12 Texas Art Instagrams Getting it Right

by Hannah Dean August 24, 2019

a screen shot of Roberto Jackson Harrington's Instagram.

While Instagram isn’t the ideal place to find art, it can keep you informed or give you some insight into an artist’s practice. Especially in an artscape as vast as Texas, I use Instagram as a way to expose myself to art when I can’t be present in the big art centers; also, Instagram can introduce me to the work of artists who work outside of major Texas cities. Here are a few of my favorite folks to follow right now: 

1. Christie Blizard, for all the reasons Christina Rees goes into here. Her Instagram works for her art, in that her work is performative, often via social media, and her characters and methods are continually in flux. 

Screen shot of Jose Villalobos' Instagram

2. Jose Villalobos is an artist who also does performance work. His Instagram is full of teasers for his next projects, documentation of performances, and his work other media like drawing and soap sculptures. The added slices of where his life and art merge, like his boot/foot tattoos, are an Instagram bonus. 

3. Roberto Jackson Harrington, Austin-based artist [see top image], and director/curator of the Museum of Pocket Art. Here’s a guy who likes to mess with the arbitrary images and captions that crop up on a newsfeed, picking up on internet lingo like “moar” and “DM your credit card number for this HOT new shiz.”

irvin medrano insta


4. Irvin Medrano, a graphic designer in Lubbock, is my favorite Texas photographer. His technicolor self-portraits, flowers, and sunsets revel in cliché but are juicy as hell, perfect for an online format. Medrano’s works often contain a nightclub neon glow of intense pinks, purples, and blues, queering the image. He’s one to watch, I.M.O. 

Screenshot of Aire Para Llevar Instagram.

5. Patricia Carrington’s account set up for her project Aire para llevar was featured at K Space Contemporary’s (Corpus Christi) exchange with Presa House Gallery (San Antonio). The last post was in January, but I like this digital archive and body of work. 

6. CO-OPT, a new art space and collective in Lubbock, features Cody Arnall, Aaron Hegert, Eric Simpson, and Heather Warren Crow. Warren Crow is one of the most intriguing and undersung artists in Lubbock. (The group as a whole is exciting, and the space has already been very active in its first summer months of operation.)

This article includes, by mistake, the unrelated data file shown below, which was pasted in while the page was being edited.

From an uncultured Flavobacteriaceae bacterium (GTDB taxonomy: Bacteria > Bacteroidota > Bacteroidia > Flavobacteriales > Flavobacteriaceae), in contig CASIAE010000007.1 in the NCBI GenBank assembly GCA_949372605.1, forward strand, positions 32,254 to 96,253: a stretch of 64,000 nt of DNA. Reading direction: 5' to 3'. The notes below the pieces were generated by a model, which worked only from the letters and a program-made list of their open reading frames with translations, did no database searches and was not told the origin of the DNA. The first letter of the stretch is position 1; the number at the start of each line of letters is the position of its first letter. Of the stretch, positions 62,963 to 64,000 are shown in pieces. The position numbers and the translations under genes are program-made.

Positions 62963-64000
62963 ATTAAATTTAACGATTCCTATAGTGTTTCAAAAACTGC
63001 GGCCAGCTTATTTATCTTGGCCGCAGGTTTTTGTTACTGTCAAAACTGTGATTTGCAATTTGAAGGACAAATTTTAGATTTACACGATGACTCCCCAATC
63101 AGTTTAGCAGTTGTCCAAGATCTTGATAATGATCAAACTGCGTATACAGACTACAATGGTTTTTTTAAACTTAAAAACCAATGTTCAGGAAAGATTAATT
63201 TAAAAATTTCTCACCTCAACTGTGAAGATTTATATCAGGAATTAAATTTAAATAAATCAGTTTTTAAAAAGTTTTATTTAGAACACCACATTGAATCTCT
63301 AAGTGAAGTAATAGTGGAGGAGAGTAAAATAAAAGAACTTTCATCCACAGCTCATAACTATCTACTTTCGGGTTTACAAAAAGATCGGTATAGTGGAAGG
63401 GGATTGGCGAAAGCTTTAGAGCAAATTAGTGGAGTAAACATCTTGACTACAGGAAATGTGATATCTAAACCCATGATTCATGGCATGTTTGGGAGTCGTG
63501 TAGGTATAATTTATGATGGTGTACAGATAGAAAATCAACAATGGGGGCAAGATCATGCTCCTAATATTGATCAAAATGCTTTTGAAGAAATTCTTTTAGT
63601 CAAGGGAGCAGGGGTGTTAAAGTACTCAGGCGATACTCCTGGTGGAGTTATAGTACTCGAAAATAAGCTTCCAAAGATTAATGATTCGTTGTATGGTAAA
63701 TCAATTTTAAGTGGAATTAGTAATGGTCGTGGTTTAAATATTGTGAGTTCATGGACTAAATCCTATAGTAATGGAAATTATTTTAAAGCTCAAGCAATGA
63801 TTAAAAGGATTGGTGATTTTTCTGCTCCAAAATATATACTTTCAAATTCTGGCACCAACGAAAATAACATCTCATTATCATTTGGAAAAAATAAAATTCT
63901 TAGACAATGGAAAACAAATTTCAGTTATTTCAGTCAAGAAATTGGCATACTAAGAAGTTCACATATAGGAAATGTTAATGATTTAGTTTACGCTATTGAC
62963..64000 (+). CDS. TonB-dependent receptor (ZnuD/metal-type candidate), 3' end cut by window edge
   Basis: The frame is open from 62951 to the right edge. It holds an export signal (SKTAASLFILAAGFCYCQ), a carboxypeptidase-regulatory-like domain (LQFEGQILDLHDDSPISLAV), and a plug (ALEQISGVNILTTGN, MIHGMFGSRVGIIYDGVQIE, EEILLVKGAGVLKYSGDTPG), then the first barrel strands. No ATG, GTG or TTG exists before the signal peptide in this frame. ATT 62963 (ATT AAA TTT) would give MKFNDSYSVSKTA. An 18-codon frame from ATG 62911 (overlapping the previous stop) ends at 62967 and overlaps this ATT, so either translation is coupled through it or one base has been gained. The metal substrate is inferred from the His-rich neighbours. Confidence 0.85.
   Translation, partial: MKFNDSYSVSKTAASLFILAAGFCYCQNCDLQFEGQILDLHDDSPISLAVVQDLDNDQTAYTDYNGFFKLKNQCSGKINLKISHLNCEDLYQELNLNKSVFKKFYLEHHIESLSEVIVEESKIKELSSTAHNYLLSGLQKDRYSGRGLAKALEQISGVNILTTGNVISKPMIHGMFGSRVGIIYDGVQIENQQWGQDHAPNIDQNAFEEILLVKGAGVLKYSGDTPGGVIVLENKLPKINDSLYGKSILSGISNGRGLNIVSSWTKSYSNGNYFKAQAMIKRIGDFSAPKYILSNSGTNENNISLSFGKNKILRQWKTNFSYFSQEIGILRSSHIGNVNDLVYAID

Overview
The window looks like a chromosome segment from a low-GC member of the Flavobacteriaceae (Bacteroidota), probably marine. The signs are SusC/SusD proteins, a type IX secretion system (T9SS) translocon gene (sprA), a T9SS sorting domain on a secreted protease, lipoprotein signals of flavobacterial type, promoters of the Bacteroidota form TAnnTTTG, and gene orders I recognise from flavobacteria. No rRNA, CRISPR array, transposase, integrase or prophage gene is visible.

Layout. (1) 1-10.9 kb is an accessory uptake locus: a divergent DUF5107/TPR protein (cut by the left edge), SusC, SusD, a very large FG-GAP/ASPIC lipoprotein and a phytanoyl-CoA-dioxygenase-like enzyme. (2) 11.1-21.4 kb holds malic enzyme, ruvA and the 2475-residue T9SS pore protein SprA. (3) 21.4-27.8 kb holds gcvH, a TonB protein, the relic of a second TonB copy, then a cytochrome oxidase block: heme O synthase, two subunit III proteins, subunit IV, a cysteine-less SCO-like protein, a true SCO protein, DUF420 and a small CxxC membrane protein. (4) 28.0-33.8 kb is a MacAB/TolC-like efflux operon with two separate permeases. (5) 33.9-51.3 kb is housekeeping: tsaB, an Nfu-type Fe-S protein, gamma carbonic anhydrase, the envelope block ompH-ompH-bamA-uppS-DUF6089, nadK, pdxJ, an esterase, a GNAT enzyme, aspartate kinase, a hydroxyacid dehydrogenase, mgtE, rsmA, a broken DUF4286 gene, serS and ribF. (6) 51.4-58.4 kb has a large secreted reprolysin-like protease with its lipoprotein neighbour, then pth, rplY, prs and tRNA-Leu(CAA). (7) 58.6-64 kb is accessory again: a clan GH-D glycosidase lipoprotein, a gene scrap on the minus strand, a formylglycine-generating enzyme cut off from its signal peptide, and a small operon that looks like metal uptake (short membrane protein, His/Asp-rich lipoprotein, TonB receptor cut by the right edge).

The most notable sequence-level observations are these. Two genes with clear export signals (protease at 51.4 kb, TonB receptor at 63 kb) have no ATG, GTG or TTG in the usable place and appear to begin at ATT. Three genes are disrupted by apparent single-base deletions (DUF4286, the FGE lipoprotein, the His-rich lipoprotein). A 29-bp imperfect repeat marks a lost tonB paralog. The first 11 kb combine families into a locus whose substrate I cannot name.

7. The Webb Gallery, in Waxahachie, hosts mostly outsider or informally trained artists, and has a great Instagram full of “historic” posts, and features on its current and past artists. The works the Webbs curate and exhibit feel authentically wild, and a break from the usual Westernized/Euro/Crapstraction aesthetics that fill the Feed.

8. Victoria Marie Bee is probably the most active person I follow on Instagram. Her feed is full of her scanography, photography, Lubbock art events and artists, her dog, memes, and literary quotes. Her posts of poems and short stories are often twisted and introspective.

9. Gabo Martini’s Instagram rides the line between an appealing design shop and a curated timeline of her artistic evolution. Don’t risk following her if you aren’t looking to buy some of her wonderful pots (or recent whacky clay slab creatures). 

10. Johan Barrios, a figurative painter based in Houston, shares process shots of his large-scale, awkwardly-postured figurative oil paintings. It’s nice to see his models, resources, and the way he layers and deals with complex color palettes in his work. 

11. Singer/songwriter/artist Bob Schneider’s collages have received some attention, but recently his self-assigned copycat paintings (and his reflections on the process of trying to achieve what another artists does) have turned into an interesting series in their own right. I’m a sucker for hard work. 

12. Ryder Richard’s Instagram keeps up with his various residencies and exhibitions (he’s a busy dude), as well as his short-form art review website, Eutopia. Richards frequents a lot of museums, so his Insta is a nice way to keep up with a few institutional shows. 

No matter the evils and compression (literally and metaphorically) of social media upon art, I use this tool a lot, and it ain’t all bad. In that spirit, comment below with your favorite Texan artists and spaces to follow! #goseesomeart

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